The Farm by Joanne Ramos
Author: Joanne Ramos
Published: May 7, 2019
Reviewed By: Jessica
Dates Read: April 23- May 5, 2019
Jessica’s Rating: 4 stars
Nestled in the Hudson Valley is a sumptuous retreat boasting every amenity: organic meals, private fitness trainers, daily massages—and all of it for free. In fact, you get paid big money—more than you’ve ever dreamed of—to spend a few seasons in this luxurious locale. The catch? For nine months, you belong to the Farm. You cannot leave the grounds; your every move is monitored. Your former life will seem a world away as you dedicate yourself to the all-consuming task of producing the perfect baby for your überwealthy clients.
Jane, an immigrant from the Philippines and a struggling single mother, is thrilled to make it through the highly competitive Host selection process at the Farm. But now pregnant, fragile, consumed with worry for her own young daughter’s well-being, Jane grows desperate to reconnect with her life outside. Yet she cannot leave the Farm or she will lose the life-changing fee she’ll receive on delivery—or worse.
Heartbreaking, suspenseful, provocative, The Farm pushes our thinking on motherhood, money, and merit to the extremes, and raises crucial questions about the trade-offs women will make to fortify their futures and the futures of those they love.
The thriller lover in me wanted a novel where Golden Oaks, aka ‘The Farm’ was ‘the big bad evil’ with ulterior motive and missing surrogates, etc. The Farm is Joanne Ramos’ debut novel and instead of thriller we get a novel about class and privilege and extreme differences. The differences in race, immigration status, lack of freedom, morality and greed, and many more topics are also explored.
‘The Farm’ seems like a resort for surrogates, and in some ways it is. The surrogates are given most everything they could need, but not want. They are subject to rules and regulations but they are also paid significantly as the pregnancy progresses. There are both positive and negative consequences to ‘The Farm’. In reality, the women are numbered like cattle carrying commodities, and it is all about the health of the fetus and the end result of a healthy baby delivered for ‘the client’. Most of the ‘hosts’ are immigrants who need a job and see a high payout with working at ‘The Farm’ and most of the clients are white. The ‘clients’ of Golden Oaks are not necessarily people who cannot have children: They are the rich who may not want to ruin their ‘perfect bodies’ with pregnancy or don’t want to deal with the time involved with doctor’s appointments and possible complications.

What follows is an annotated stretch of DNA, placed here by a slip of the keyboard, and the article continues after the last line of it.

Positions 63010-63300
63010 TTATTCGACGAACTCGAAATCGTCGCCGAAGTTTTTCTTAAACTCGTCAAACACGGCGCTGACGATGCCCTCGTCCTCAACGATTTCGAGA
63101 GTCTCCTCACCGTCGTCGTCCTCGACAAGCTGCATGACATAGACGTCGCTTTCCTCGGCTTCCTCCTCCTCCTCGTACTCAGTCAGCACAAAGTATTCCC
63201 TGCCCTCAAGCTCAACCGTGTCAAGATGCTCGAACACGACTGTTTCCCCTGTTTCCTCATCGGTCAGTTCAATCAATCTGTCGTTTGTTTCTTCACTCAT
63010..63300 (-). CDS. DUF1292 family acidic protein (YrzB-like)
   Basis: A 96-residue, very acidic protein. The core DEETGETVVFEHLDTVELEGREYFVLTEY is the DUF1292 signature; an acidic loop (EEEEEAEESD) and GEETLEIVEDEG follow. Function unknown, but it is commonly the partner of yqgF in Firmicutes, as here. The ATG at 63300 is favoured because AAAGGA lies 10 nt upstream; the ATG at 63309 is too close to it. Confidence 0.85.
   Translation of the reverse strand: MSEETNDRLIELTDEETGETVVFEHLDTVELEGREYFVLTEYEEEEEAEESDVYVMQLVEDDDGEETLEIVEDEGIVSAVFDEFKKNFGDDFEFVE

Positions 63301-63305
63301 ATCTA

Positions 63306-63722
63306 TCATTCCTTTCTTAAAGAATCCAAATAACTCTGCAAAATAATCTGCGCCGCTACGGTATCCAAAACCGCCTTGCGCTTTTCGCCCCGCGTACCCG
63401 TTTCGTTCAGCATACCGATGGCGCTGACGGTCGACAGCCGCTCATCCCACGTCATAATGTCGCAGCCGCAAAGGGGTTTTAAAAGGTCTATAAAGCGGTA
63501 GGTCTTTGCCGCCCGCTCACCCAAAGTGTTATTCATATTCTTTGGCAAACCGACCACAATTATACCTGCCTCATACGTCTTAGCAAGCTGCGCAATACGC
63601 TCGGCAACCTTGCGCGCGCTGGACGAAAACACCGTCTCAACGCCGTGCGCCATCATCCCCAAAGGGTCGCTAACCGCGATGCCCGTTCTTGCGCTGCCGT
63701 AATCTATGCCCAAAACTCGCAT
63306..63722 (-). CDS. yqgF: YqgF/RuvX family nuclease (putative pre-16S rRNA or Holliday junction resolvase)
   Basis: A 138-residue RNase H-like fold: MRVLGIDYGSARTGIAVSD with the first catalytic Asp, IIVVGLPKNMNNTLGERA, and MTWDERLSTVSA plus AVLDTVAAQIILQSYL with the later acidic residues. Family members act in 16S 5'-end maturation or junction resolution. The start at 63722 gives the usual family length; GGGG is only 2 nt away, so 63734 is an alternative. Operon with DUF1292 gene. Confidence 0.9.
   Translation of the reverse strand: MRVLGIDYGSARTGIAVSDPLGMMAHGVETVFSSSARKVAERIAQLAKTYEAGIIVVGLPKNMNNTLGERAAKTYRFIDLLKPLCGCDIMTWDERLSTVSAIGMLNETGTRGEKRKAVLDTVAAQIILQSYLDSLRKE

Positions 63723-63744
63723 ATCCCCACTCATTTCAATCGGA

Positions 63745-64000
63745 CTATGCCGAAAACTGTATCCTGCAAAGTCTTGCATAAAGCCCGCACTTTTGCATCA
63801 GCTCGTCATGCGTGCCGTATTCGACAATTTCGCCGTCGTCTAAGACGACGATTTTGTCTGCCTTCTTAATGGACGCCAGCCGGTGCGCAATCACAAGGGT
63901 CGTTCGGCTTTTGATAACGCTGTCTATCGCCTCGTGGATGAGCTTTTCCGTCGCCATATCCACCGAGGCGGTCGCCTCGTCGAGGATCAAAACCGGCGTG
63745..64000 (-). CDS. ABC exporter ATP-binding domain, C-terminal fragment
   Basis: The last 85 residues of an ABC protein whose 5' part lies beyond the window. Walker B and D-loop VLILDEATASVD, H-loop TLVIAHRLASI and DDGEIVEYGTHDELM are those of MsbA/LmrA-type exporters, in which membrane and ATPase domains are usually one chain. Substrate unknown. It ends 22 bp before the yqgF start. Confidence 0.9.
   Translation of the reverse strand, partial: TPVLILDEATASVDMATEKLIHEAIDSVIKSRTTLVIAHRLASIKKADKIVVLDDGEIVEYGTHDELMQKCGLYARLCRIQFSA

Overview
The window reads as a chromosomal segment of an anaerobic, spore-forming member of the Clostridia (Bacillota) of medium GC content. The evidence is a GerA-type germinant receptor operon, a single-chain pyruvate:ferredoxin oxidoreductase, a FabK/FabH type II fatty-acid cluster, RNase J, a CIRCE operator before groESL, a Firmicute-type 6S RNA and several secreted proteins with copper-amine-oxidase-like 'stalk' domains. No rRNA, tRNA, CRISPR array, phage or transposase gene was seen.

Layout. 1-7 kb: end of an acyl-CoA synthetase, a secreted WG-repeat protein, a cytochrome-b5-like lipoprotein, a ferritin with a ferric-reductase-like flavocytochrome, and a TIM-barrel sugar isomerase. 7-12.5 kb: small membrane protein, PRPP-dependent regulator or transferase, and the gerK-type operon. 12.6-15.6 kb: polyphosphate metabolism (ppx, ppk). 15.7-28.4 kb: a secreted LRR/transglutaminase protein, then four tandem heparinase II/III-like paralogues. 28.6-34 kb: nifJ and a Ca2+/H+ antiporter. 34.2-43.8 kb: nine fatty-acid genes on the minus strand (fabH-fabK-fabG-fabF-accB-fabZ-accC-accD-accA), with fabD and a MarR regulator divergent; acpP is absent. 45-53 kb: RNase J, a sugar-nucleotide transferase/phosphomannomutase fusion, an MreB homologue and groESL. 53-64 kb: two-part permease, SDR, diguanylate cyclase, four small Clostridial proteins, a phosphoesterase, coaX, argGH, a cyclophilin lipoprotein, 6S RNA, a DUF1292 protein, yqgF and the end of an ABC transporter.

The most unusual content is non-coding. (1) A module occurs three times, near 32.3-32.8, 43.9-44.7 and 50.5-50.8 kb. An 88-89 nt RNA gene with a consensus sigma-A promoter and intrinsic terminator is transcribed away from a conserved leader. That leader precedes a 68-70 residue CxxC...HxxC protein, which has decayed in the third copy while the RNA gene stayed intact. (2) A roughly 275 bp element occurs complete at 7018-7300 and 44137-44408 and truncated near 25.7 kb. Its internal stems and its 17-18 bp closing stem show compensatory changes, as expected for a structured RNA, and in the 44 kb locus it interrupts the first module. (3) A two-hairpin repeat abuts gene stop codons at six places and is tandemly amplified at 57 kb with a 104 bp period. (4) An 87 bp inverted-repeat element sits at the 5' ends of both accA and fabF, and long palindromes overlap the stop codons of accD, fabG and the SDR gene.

We get four points of view in The Farm:
Jane- an immigrant and our main protagonist
Reagan- another Host/Surrogate
Mae- Golden Oaks’ Director of Operations
Ate- Jane’s cousin
Each character makes decisions based on what works best for them and their given situation. I liked Jane and was on her side the whole novel. When she made bad decisions I just wanted to knock some sense into her! I felt for her when she missed her baby girl that she left with her cousin to ‘work’ at ‘The Farm’ for 9 months. Nine months can be a short amount of time to earn a huge payout, but at what cost? Jane begins to realize this as time passes and she misses her daughter’s milestones.
This is yet another novel that will leave you thinking. How far away is our society from having real life ‘farms’ for the wealthy that are made up of ‘hosts’ who are the poor and want or need that paycheck?
Many thanks to NetGalley and Random House Publishing for my copy.